Glen Gonzalez

Teaching Associate, CWTAP
MSW, University of Washington

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Teaching Associate Glen Gonzalez’s instruction style combines his relevant life experience with more than 20 years of professional social service practice. Gonzalez has worked in refugee camps in the Balkan regions of Europe, mentored first-generation migrant farm workers in the Los Primeros/Las Primeras program, served as a pediatric mental health specialist at Seattle Children’s Hospital’s inpatient psychiatric unit, and worked as a social worker for Northwest Defenders Association serving incarcerated adults.

Additionally, he has served as an in-home behavioral specialist for the Division of Developmental Disabilities, as a regional team leader for the Racial Disproportionality Committee, and as a member of the Racial Disparity Committee for Washington State’s Children’s Administration.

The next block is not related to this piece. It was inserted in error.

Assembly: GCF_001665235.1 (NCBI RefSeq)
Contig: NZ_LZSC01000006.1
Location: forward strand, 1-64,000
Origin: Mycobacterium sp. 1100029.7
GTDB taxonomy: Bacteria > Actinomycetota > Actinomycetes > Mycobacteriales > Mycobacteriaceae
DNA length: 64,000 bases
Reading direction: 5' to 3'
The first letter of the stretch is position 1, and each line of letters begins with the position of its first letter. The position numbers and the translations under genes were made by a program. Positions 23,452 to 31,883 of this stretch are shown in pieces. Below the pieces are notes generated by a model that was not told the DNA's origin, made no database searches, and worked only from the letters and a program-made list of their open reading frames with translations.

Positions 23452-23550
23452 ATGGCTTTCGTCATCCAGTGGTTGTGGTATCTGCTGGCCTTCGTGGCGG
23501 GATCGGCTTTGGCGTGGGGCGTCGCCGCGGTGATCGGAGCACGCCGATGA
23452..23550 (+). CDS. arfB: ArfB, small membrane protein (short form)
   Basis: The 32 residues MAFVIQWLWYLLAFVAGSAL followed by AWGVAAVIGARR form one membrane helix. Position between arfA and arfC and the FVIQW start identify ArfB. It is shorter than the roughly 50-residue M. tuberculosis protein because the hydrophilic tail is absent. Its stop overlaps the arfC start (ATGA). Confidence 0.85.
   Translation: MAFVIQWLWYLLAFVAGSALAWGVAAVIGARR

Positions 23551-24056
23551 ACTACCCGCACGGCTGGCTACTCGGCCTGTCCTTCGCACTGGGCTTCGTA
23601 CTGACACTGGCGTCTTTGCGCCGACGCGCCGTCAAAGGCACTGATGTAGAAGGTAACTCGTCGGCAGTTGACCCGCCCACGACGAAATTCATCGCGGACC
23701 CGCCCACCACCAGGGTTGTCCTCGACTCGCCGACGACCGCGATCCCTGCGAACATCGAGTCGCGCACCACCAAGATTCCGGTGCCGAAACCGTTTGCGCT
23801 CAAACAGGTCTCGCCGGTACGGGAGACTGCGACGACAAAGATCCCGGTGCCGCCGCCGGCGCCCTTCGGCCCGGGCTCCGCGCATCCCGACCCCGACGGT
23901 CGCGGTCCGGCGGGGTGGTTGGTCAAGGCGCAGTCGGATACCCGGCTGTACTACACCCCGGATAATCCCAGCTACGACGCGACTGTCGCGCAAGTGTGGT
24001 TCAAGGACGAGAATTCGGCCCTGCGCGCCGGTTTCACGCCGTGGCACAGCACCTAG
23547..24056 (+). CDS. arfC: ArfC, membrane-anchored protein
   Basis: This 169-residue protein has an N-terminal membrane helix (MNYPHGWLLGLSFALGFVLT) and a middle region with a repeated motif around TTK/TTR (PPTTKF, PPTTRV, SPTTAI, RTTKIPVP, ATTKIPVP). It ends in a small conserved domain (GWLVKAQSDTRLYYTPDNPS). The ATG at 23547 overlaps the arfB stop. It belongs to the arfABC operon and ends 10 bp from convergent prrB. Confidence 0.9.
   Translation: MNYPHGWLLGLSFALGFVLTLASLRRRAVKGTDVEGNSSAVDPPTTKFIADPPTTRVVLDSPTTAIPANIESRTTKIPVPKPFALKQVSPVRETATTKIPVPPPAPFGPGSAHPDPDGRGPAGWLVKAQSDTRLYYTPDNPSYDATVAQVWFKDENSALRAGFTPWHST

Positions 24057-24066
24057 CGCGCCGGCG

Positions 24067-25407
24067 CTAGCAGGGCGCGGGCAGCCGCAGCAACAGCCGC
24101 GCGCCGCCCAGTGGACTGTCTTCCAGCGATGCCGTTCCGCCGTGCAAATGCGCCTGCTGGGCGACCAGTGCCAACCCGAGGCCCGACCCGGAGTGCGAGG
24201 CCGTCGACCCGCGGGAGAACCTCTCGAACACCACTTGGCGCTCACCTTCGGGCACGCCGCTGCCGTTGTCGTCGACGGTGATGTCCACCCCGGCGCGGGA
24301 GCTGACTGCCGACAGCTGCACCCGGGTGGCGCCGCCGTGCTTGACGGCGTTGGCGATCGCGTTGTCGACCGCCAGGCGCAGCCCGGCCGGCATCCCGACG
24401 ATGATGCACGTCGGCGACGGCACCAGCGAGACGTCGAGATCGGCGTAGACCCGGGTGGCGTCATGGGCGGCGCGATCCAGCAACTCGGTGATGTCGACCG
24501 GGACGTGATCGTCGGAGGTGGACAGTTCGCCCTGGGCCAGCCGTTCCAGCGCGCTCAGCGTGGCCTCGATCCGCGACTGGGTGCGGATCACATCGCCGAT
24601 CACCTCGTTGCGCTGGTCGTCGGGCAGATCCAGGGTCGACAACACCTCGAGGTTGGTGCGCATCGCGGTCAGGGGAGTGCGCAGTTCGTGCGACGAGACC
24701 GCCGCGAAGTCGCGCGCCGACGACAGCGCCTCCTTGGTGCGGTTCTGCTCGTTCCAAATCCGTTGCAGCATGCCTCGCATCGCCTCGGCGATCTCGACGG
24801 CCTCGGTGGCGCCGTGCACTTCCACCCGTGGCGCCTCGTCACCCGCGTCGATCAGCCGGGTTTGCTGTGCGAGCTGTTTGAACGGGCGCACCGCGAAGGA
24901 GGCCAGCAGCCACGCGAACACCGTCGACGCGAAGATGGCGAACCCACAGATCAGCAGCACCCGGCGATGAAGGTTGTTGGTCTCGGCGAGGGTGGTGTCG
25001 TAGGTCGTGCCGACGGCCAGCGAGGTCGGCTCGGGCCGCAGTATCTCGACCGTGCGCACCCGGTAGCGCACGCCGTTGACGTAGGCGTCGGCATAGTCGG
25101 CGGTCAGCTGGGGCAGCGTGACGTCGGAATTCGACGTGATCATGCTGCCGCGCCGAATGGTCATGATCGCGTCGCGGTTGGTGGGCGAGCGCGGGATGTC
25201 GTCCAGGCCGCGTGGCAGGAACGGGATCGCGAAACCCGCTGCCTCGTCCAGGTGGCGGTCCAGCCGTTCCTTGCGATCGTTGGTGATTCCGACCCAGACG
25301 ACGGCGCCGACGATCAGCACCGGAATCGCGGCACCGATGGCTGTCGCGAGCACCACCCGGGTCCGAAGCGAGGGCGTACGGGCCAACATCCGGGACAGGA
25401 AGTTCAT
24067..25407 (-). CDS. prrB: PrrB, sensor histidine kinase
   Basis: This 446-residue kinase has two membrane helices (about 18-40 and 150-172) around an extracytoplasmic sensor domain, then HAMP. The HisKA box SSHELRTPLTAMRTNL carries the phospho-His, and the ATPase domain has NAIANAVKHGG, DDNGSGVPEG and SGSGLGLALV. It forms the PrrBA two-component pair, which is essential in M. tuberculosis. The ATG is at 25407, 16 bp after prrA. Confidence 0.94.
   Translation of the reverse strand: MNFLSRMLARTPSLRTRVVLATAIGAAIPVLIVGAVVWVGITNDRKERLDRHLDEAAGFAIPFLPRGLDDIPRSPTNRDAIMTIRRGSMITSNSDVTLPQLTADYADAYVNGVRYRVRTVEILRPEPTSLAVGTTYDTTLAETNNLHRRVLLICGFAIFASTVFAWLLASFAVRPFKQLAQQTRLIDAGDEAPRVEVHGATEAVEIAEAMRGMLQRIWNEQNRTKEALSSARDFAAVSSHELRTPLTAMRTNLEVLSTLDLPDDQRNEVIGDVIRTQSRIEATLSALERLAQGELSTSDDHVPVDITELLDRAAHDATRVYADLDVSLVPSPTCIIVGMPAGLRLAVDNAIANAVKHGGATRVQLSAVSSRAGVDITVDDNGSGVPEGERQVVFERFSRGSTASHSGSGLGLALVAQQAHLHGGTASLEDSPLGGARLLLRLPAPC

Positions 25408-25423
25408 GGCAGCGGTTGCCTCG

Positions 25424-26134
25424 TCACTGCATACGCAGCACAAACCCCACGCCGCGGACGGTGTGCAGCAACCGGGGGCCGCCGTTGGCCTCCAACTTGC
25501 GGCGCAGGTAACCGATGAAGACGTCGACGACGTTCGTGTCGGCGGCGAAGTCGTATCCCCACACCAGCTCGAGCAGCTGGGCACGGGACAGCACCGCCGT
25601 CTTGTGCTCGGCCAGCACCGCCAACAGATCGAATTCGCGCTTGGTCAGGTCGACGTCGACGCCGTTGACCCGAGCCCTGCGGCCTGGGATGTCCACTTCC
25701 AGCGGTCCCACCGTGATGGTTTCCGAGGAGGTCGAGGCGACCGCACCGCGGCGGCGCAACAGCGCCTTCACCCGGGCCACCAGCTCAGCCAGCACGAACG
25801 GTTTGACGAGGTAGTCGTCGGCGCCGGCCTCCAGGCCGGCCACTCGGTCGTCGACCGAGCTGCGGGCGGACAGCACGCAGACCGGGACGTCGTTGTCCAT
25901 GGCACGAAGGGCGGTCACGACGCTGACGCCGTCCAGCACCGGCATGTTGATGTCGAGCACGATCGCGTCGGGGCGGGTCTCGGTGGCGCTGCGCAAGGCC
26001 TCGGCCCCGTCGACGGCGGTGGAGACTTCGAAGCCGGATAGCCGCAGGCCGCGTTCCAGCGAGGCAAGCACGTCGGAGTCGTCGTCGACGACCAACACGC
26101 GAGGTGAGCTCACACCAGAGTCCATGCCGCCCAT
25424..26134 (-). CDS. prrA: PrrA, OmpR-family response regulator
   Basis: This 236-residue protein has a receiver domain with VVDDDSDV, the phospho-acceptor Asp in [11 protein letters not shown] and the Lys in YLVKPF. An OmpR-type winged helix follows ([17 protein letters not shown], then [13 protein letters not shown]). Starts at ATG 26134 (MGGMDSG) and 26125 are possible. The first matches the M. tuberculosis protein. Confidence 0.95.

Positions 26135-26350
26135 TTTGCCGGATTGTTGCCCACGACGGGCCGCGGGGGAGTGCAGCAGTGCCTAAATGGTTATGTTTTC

He worked for more than seven years with the Washington State Department of Social and Health Services as a social worker in the Family Voluntary Service, Child Protective Service and Child Welfare Service units as well as lead social worker and facilitator for child protective team meetings in the Division of Children and Family Services.

Gonzalez currently runs his own consulting firm around trauma-informed youth work and suicide prevention. 

Gonzalez joined the School of Social Work in 2010 as a faculty field instructor and teaching associate in the School’s Child Welfare Training and Advancement Program (CWTAP). He is responsible for educating and training students in the master’s in social work degree program while preparing them to gain and maintain permanent social work positions in the fields of child protective and child welfare services. He achieves this by bringing together theory and practice through lectures, field assignments, trainings, curriculum, supervision and evaluation—while also creating and monitoring mentorships between students and active state social workers.

Gonzalez’s interest in social services derives from his experiences as a youth when he was a ward of the state and aged out of the system in Los Angeles. These life experiences contribute to his interest in working with “at-risk” youth, children and families, veterans, the Latinx community, and people in the recovery community. His primary modes of practice and instruction apply solution-focused, family developmental, cognitive behavioral, and resiliency theories.